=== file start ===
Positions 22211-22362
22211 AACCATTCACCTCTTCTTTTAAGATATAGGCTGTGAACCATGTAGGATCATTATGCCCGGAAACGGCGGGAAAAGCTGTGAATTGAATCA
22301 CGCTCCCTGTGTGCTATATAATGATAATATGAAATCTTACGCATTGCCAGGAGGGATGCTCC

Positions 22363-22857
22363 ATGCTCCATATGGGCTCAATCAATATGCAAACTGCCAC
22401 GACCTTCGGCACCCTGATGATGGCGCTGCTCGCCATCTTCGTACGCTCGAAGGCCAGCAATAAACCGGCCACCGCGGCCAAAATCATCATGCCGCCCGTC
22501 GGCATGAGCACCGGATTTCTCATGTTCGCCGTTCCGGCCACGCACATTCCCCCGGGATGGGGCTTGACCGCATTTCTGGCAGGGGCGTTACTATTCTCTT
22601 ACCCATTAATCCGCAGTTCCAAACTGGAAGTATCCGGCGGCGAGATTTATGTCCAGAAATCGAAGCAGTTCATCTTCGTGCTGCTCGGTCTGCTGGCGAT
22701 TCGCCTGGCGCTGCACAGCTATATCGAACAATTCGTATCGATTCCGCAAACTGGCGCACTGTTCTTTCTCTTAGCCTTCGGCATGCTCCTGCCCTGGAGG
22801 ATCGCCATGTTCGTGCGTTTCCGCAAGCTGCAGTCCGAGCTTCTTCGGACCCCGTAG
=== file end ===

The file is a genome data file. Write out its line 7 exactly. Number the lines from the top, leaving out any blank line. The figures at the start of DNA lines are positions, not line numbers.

22501 GGCATGAGCACCGGATTTCTCATGTTCGCCGTTCCGGCCACGCACATTCCCCCGGGATGGGGCTTGACCGCATTTCTGGCAGGGGCGTTACTATTCTCTT